Cookstown: Morgan Barnard's father says he was 'so thankful for the small things in life'
THE grieving father of Morgan Barnard (17) has told of the family's devastation as they struggle to come to terms with the Greenvale Hotel tragedy.
James Bradley spoke to The Irish News just hours after his son was one of three teenagers to lose their lives outside the St Patrick’s night disco in Cookstown.
Police have said they believe they died after a “crush” as a large group of young people were waiting to get into the popular venue at about 9.30pm.
However, Mr Bradley said police have yet to tell the families exactly what happened.
While the three victims were not close friends, Morgan's father revealed that he was in the same primary school class as Lauren’s Bullock’s father Martin.
The other two victims:
Morgan (17) also died on the 43rd anniversary of the murder of his great uncle Patrick Barnard, who was just 13 when he was one of four people killed in the UVF bombing of the Hillcrest Bar in Dungannon on St Patrick’s Day 1976.
In an emotional interview, Mr Bradley told how he and Morgan's mother Maria, who is 17 weeks pregnant, were struggling to come to terms with the tragedy.
“She has chosen not to believe it at the moment,” he said.
The 43-year-old described how he and his son, from Springdale in Dungannon, had at one point discussed giving the Greenvale a miss on the night he died.
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“But to be honest I knew he was going to join up with his mates," he said.
He said he and Morgan’s mother first became aware something was wrong when they got a phone call from a relative.
“His cousin phoned his mum and said there has been a terrible accident at the Greenvale,” he said.
“We rang the hospital but they would not tell us much.
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“We made our way to the hospital and I knew by the reaction of the police there was someone dead in there and then we had to ID him.
“I was hoping in my heart of hearts he had 500 stitches and was breathing.
“I knew there was something terribly wrong.”
Morgan was a hard-working pupil studying four A-levels at St Patrick's Academy in Dungannon - Irish, maths, digital technology and IT.
He was also fluent in Irish and held a gold fáinne.
“He went to St Patrick’s Primary School to teach the younger ones,” Mr Bradley said.
He also revealed that he recently found out that his son was involved in voluntary work with Cancer Research in his home town
“I didn’t know he was doing it, it’s how he went about things, he went about things his own way.
“He was of a kind nature, he was a gold pin of a lad.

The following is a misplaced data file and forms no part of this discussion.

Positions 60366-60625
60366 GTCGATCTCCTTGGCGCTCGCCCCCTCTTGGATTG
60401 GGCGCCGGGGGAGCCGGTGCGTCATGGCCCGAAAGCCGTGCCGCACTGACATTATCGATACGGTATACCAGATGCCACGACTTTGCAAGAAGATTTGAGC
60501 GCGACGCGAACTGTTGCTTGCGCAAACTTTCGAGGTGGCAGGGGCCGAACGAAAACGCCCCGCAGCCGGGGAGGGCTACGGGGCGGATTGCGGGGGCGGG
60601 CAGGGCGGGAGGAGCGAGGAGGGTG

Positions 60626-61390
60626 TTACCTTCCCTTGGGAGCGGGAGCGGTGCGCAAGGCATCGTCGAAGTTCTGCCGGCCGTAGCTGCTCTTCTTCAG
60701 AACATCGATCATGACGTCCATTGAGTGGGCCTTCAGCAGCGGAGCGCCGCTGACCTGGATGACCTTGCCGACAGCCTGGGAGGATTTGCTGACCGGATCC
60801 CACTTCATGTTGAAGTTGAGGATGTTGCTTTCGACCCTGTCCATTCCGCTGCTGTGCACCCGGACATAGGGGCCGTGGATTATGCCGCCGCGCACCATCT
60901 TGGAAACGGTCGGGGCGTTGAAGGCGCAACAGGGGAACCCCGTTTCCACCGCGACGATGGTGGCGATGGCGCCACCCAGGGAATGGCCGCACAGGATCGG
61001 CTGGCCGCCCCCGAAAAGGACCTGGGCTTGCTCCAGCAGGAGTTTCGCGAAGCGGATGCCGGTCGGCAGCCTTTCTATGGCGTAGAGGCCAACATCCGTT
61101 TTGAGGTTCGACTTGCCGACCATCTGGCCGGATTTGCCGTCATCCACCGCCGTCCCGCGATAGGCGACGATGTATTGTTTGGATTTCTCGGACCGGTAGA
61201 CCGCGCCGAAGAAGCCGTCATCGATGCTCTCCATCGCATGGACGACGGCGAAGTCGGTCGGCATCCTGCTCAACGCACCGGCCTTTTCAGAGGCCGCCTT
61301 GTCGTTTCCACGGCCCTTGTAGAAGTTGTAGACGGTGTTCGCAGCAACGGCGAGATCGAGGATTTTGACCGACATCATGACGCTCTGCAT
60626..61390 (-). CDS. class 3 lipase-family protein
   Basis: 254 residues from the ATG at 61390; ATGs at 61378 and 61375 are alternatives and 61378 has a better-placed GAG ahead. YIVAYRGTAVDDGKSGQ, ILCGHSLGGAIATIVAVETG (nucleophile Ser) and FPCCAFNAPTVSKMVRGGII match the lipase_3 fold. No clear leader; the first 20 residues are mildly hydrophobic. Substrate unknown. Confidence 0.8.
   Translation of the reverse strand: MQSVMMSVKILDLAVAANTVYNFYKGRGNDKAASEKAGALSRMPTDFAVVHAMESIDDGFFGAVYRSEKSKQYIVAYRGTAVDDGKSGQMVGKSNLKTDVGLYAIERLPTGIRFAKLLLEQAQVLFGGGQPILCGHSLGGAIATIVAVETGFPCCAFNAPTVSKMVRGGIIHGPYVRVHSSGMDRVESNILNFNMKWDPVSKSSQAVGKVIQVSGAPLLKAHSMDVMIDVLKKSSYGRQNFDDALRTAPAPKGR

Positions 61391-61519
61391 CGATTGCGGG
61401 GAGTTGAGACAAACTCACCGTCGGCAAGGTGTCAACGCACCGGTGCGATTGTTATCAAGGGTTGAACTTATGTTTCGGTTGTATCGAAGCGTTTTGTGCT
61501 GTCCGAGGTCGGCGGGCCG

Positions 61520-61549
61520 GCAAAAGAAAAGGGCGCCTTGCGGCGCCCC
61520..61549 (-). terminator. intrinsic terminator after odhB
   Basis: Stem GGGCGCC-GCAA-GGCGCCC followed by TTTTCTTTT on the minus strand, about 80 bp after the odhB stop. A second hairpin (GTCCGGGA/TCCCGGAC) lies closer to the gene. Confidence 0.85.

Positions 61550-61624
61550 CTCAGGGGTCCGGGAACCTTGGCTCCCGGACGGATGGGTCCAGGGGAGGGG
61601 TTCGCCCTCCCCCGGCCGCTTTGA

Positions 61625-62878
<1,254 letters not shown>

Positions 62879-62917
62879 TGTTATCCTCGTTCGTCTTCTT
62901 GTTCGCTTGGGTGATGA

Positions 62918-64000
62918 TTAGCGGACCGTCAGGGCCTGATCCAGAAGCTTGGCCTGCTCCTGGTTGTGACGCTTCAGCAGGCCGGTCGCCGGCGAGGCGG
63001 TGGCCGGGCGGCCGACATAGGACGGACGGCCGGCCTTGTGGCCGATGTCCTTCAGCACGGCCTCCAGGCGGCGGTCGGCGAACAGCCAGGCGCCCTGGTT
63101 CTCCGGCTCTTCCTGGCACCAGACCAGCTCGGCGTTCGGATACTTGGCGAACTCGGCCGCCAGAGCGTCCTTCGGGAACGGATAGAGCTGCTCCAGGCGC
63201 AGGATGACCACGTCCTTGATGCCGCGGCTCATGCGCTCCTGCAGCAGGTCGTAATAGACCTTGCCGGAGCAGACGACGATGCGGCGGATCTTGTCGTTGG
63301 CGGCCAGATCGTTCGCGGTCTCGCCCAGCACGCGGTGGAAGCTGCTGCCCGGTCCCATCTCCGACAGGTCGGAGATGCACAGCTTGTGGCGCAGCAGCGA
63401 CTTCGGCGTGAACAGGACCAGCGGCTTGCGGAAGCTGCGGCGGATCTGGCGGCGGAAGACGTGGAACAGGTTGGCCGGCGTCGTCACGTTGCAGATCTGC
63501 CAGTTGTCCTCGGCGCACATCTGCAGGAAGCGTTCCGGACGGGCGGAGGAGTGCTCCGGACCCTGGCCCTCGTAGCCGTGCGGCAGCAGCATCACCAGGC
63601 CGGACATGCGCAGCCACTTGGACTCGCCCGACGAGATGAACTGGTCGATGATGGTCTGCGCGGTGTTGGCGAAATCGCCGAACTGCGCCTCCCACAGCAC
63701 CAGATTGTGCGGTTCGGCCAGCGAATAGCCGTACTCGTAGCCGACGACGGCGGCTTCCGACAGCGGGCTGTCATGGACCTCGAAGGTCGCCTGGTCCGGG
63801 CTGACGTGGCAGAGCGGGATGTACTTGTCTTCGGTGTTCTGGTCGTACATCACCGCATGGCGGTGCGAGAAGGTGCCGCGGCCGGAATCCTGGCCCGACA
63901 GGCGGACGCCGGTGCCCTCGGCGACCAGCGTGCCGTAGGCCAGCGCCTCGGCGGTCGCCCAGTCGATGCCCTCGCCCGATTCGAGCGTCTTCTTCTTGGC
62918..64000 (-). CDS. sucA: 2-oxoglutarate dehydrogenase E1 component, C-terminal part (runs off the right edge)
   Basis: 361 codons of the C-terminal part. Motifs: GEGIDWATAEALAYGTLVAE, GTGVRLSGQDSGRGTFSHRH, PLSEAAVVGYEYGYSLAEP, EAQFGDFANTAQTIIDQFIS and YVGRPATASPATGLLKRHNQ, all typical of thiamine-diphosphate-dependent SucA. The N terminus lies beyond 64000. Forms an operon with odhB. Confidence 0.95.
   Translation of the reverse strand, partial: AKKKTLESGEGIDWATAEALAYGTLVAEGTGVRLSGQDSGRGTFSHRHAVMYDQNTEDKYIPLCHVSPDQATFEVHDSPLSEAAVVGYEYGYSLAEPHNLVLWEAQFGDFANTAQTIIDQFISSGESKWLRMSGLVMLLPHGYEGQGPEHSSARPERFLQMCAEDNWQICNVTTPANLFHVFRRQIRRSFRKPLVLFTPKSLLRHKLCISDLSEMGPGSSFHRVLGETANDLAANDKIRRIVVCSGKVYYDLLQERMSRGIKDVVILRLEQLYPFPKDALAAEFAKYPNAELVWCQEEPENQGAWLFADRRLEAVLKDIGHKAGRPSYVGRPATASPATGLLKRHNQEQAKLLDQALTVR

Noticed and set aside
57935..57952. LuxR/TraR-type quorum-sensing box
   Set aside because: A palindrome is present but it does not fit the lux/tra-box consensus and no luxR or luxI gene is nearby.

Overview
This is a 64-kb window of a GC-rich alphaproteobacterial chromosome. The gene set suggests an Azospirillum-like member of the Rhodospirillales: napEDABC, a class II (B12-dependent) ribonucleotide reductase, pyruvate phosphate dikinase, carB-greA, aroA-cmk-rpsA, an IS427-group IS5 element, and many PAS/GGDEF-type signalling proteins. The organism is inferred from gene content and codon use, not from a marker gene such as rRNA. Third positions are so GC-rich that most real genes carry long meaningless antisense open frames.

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“He was so thankful for the small things in life and would always thank you.”
The distraught dad also described his son as “good natured” and said he “lit the room up”.
Mr Bradley said his son will be "sorely missed" by his parents, older brother and three younger sisters, aged just four, three and two.
It is expected the remains of the three teenagers will be returned to their families today.
Independent Dungannon councillor Barry Monteith was also in the same primary school class as Mr Bradley and Mr Bullock.
He said people in the area are numb.
“People are totally shocked, everybody is dumbfounded by it," he said.
“The community has no answers.
“Our heart goes out to all the family and friends of the three young people, it’s a tragic case.”
Morgan and fellow victim Connor Currie were pupils at St Patrick's Academy in Dungannon.
In a statement published on Tuesday, the school said it was trying to come to terms with the loss of two "much loved and popular pupils".
"Morgan was an ambitious, charismatic young person with an abundance of potential studying Maths, Digital Technology, Business Studies and his absolute passion, Irish," it said.
"He lifted the mood everywhere he went, everyone benefited from Morgan’s energetic, positive zest for life. It was contagious. His smile was bright and when Morgan was around, fun and laughter always followed.
"Connor was a kind-hearted, loyal friend. Always willing to help others, courteous, mannerly and compassionate. He had a great sense of team spirit and his warm, caring nature endeared him to all and earned him much deserved respect.
"Our school community will miss them both deeply. Our lives have been enriched by knowing them and they will always have a place in our hearts.
"Our prayer service yesterday afternoon and the time afterwards was very important for those who were close to Connor and Morgan and those who were witness to the events of Sunday night.
"Time and facilities are available for pupils and staff today from 1.00pm. It is best for pupils to come in and talk together, share their experiences and seek guidance and support as they need it. We have our school counsellor available throughout the day and the Critical Incident Team will also be available for pupils over the coming days.
"We remember also Lauren and our friends in St. Patrick’s College as they too process their grief and devastation.
"This is a terrible tragedy for the families and friends of Morgan, Connor and Lauren and we keep them in our thoughts and prayers at this time and in the difficult time ahead."